Superior Employee Spotlight
Superior Construction Celebrates Hispanic Heritage Month
¡Feliz mes de la herencia hispana! In honor of Hispanic Heritage Month, we’re highlighting some of the Hispanic employees who make Superior Construction great.
How long have you been at Superior Construction, and what was your job title when you began? I started as an assistant project manager two years ago (Sept. 2020) and was promoted to project manager a few months ago.
What made you want to pursue a career in construction? My dad is an architect. He worked as a general contractor for a government organization in Colombia, helping build schools and hospitals in rural communities. I wanted to follow in his footsteps.
When did you migrate to the U.S., and did that transition prove difficult career-wise? I was born in Medellin, Colombia, but moved to Tampa when I was 16. After I finished high school, I attended the University of South Florida, where I received my bachelor’s and master’s degrees in civil engineering. The transition wasn’t too difficult because I am fluent in Spanish and English, which has helped my career because I can communicate with everyone on construction sites. I end up doing a lot of translating.
What project are you currently managing, and what challenges have you overcome? We’re converting an existing diamond interchange to a diverging diamond interchange at I-75 and State Road 56 in Wesley Chapel. Commuters have had to deal with terrible traffic in the area for years, so this will help alleviate those bottlenecks. Superior took over the project after the original contractor went out of business. That was a huge challenge. We worked with FDOT and its consultant to get things back on track. We expect to finish by the end of October.
What is your favorite thing about working for Superior? In the construction industry, there can be a hierarchy or sense of superiority (no pun intended). However, at Superior, our leadership is very open-minded and inclusive. There is no place for ego. Everyone is treated with respect — from the very top to the crews in the field — and that culture allows every team member to make significant contributions and feel valued.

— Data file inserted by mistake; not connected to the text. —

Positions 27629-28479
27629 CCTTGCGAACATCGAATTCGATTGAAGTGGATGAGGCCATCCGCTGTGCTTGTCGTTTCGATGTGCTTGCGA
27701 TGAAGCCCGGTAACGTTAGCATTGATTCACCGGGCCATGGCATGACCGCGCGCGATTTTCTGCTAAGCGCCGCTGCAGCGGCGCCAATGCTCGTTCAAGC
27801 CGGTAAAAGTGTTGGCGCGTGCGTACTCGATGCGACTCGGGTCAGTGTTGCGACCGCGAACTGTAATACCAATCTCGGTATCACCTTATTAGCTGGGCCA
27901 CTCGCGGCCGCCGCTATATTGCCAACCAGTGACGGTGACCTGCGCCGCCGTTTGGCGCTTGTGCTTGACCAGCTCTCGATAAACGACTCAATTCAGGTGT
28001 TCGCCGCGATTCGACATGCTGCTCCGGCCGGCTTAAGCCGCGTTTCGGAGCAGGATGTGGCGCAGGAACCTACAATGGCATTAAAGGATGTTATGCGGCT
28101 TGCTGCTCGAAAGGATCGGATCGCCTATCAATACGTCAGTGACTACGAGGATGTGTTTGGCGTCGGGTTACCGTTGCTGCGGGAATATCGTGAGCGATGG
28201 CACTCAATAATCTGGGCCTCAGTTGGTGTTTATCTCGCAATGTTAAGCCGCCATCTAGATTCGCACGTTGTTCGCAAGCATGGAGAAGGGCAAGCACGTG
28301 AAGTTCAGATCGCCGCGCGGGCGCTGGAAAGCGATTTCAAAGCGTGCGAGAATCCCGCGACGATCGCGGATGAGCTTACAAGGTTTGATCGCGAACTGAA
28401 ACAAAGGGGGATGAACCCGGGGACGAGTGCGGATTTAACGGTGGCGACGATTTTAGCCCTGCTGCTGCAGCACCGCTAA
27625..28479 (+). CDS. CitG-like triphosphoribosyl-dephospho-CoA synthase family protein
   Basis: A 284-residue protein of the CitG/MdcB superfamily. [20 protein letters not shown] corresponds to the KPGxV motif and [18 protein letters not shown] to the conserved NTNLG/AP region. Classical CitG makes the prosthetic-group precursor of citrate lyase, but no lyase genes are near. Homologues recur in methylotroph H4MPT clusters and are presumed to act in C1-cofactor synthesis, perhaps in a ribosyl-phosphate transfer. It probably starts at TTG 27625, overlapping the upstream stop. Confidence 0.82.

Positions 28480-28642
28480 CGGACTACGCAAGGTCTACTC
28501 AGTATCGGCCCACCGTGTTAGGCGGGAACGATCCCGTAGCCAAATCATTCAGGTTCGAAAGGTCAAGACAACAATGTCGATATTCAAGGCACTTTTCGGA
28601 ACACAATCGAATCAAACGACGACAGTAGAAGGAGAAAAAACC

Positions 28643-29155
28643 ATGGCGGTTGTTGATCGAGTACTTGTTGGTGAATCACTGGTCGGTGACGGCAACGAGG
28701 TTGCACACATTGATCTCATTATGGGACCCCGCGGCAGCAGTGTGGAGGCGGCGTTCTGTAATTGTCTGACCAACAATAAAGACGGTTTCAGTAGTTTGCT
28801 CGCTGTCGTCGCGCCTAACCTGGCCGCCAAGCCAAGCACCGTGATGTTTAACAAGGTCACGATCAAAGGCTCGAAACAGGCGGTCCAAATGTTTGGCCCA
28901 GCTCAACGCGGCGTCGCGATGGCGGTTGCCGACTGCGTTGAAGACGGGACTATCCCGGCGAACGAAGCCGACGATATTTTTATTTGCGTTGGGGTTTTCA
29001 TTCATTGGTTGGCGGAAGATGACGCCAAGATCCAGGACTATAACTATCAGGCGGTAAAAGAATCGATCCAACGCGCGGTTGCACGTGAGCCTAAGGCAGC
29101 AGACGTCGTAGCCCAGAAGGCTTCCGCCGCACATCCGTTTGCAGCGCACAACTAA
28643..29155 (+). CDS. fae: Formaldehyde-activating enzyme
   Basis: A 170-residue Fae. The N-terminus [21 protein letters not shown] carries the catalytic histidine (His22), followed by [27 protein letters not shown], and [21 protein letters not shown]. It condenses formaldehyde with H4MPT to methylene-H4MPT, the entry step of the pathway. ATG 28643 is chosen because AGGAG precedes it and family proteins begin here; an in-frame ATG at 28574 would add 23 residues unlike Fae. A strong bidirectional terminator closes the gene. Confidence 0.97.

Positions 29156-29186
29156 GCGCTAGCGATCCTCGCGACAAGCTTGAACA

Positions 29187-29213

Is the construction industry typically inclusive, or have you found it can be difficult for Latinos and other minorities to advance to key leadership roles? I think it is generally inclusive, but that changes a little at higher levels. Many construction workers in the field are minorities, especially in Florida, where there is a large Hispanic population. However, I’ve seen a shift throughout my career. I have seen men like Field Engineer Gustavo Lopez and Superior’s Vice President of Southeast Operations Julian Rozo, both of whom I admire, rise to leadership positions, and I’m glad to work for a company that values diversity.
What’s your advice for young Latinos considering a career in the construction industry? I’m very proud to be Hispanic because we’re known for being hard-working. I would encourage future Latino construction workers and leaders to continue contributing to that reputation. It’s an industry that requires hard work and very long hours, but it is very rewarding. Don’t shy away from any challenges. Also, being personable will get you far in this industry, so build relationships, not just roads!